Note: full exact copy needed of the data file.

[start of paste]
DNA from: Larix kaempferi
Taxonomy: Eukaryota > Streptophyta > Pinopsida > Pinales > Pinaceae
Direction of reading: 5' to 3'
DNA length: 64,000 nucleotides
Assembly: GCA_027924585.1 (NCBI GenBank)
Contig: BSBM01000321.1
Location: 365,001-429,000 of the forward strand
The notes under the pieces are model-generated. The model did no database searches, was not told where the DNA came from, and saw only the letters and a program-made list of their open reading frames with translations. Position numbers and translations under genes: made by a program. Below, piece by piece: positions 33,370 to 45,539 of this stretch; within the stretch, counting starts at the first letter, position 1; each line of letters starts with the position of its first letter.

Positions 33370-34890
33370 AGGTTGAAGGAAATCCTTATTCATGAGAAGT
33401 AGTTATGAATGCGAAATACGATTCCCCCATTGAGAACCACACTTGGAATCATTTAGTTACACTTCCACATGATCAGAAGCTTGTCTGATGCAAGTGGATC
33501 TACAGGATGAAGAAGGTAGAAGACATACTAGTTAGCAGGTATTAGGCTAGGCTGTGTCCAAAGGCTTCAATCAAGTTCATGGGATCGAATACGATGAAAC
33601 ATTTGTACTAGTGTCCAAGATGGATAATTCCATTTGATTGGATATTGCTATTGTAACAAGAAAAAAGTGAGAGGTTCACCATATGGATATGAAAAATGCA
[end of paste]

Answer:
DNA from: Larix kaempferi
Taxonomy: Eukaryota > Streptophyta > Pinopsida > Pinales > Pinaceae
Direction of reading: 5' to 3'
DNA length: 64,000 nucleotides
Assembly: GCA_027924585.1 (NCBI GenBank)
Contig: BSBM01000321.1
Location: 365,001-429,000 of the forward strand
The notes under the pieces are model-generated. The model did no database searches, was not told where the DNA came from, and saw only the letters and a program-made list of their open reading frames with translations. Position numbers and translations under genes: made by a program. Below, piece by piece: positions 33,370 to 45,539 of this stretch; within the stretch, counting starts at the first letter, position 1; each line of letters starts with the position of its first letter.

Positions 33370-34890
33370 AGGTTGAAGGAAATCCTTATTCATGAGAAGT
33401 AGTTATGAATGCGAAATACGATTCCCCCATTGAGAACCACACTTGGAATCATTTAGTTACACTTCCACATGATCAGAAGCTTGTCTGATGCAAGTGGATC
33501 TACAGGATGAAGAAGGTAGAAGACATACTAGTTAGCAGGTATTAGGCTAGGCTGTGTCCAAAGGCTTCAATCAAGTTCATGGGATCGAATACGATGAAAC
33601 ATTTGTACTAGTGTCCAAGATGGATAATTCCATTTGATTGGATATTGCTATTGTAACAAGAAAAAAGTGAGAGGTTCACCATATGGATATGAAAAATGCA